Taking his cue from the Taoiseach’s regular partisan comments that the origin of all problems lies with his political opponents, President Barroso stated that everything was Ireland’s fault and no help should be provided.
This is the logical outcome of the government’s strategy on putting all its efforts into claiming credit for outcomes rather than pushing to influence them.
Nowhere on the public record do you find the Taoiseach stating clearly that the justice of Ireland’s case requires further significant relief from bank-related debt.
With the exception of one comment in Paris a year and a half ago he has never set out the case that the scale of the debt taken on by Ireland directly relates to the failure of wider European policies.
As independent commentators uniformly agree but our government will not admit, if the current EU policies had been in place four years ago there would never have been bailouts in Ireland, Portugal and Spain.
In June 2012 Minister Noonan was asked how much of the potential €60bn would come Ireland’s way for recapitalisation. He replied “It’s clear you’ve never been to the Fair of Glynn or sold a calf. Sure, if I told them the minimum, that’s what they would give me.”
If we got the minimum then it appears that we asked for nothing.
The panic reaction of the government to the revelation that there is no campaign to relieve bank-related debt was aptly shown up in the interview which the Minister of State did from Brussels on the second day of the summit.
Amongst a claim of everything being grand and on track he even claimed that “the promissory notes have been ripped up”. They have of course been converted into formal sovereign debt and all savings have gone to cover budget holes from lower growth and spending overruns.
Universal Austerity Confirmed
There are countries, such as Ireland, where the need to consolidate public finances is inevitable. However there are others where there are alternative routes. It is a major failing of the EU’s leaders that they have continued in a “one policy fits all” approach.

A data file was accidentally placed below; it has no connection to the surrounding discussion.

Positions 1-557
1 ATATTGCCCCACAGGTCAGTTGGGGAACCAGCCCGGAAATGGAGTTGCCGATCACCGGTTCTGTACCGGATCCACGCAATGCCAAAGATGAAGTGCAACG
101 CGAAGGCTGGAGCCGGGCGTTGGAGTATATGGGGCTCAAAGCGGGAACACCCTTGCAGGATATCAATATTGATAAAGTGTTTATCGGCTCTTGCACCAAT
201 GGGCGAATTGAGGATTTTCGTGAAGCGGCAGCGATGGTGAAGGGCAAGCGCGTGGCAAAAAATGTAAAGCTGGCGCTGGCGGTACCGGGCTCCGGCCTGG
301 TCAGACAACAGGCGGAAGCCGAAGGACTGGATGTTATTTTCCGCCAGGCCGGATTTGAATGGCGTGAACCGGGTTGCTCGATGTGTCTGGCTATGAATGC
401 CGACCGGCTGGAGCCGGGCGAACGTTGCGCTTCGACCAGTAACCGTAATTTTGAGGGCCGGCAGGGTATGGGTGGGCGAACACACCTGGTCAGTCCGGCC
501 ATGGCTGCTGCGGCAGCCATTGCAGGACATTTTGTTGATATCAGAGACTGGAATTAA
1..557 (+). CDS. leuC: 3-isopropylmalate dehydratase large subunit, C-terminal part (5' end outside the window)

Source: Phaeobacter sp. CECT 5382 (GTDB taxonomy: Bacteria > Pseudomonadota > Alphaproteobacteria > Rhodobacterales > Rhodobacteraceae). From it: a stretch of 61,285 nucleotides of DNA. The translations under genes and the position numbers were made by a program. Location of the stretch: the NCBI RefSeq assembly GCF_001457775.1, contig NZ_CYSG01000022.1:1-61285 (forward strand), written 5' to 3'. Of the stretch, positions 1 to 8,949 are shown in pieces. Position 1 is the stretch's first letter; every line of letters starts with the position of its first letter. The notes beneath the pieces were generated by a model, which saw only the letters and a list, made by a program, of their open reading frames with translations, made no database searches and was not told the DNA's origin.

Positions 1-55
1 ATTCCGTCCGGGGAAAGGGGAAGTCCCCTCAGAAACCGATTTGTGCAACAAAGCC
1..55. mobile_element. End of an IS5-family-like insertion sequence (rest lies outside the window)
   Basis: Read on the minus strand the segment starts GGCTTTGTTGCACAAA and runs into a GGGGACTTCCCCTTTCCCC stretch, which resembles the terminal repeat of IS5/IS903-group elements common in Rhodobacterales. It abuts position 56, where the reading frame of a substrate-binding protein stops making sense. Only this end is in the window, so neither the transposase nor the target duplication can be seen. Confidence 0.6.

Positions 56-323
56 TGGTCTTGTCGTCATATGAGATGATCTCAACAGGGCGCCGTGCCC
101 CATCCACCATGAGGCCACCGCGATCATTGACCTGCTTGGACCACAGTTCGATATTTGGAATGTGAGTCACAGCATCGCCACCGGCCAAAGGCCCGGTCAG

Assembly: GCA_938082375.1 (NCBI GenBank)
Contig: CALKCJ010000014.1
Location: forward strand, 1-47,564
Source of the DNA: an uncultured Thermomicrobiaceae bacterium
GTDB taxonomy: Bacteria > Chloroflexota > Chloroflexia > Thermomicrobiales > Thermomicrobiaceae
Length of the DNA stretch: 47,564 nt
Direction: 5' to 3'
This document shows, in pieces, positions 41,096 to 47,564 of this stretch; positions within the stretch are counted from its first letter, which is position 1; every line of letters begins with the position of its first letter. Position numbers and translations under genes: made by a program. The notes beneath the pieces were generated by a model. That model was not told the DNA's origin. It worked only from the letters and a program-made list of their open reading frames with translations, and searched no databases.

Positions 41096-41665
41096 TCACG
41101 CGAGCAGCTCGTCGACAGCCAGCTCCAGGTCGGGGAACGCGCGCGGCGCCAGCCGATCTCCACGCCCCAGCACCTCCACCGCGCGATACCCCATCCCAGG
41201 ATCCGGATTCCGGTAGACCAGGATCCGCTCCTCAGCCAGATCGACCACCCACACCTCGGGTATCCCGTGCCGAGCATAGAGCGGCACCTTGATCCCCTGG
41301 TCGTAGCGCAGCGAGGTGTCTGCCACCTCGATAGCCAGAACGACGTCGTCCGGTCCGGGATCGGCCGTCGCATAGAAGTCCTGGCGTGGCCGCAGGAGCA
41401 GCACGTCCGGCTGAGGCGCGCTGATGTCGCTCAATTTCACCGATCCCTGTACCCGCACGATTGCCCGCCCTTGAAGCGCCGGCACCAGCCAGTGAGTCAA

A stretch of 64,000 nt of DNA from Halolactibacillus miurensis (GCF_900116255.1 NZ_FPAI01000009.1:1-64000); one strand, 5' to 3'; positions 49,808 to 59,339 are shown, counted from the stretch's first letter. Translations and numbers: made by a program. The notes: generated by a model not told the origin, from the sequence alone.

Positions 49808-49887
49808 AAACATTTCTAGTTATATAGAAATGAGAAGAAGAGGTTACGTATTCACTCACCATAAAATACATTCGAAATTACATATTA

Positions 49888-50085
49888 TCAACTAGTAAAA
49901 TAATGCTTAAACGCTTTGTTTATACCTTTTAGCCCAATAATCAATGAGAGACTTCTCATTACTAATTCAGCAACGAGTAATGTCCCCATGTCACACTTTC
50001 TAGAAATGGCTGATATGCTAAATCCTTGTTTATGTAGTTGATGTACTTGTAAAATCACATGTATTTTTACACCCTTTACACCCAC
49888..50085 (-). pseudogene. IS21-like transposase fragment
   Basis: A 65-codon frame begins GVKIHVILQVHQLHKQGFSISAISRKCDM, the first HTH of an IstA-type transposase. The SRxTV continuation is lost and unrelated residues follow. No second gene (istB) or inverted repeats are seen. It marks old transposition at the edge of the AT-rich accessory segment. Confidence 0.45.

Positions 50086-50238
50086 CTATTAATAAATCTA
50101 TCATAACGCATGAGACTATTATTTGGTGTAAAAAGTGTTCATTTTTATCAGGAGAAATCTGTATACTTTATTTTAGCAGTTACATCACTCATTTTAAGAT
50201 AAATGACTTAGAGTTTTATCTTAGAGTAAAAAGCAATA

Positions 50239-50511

This obliges even countries with significant flexibility to reject stimulus spending. It ends the possibility of balances within the Eurozone going both ways in order to benefit the whole.
The inability of the EU itself to help states in trouble means that it is focused primarily on control measures.
Buried within the communique,that was issued after this summit is a very depressing confirmation that this failed policy is to be retained.
It was agreed by the Taoiseach that all solidarity measures should be funded within the existing budget and that the main route to growth is the reform of the labour market and trade.
I can understand how Fine Gael would sign up to such a restrictive view of the economy; how this can be reconciled with “Labour’s way” I have no idea.
No matter what the Taoiseach says, an EU policy which actively opposes stimulus, pushes reduced spending and does not target regions most in need is not a policy for growth and jobs.
The failure to reform the Union, to make it more active and fit for the purpose of helping countries, will be recorded by history as a failure of leadership by this generation of EU leaders.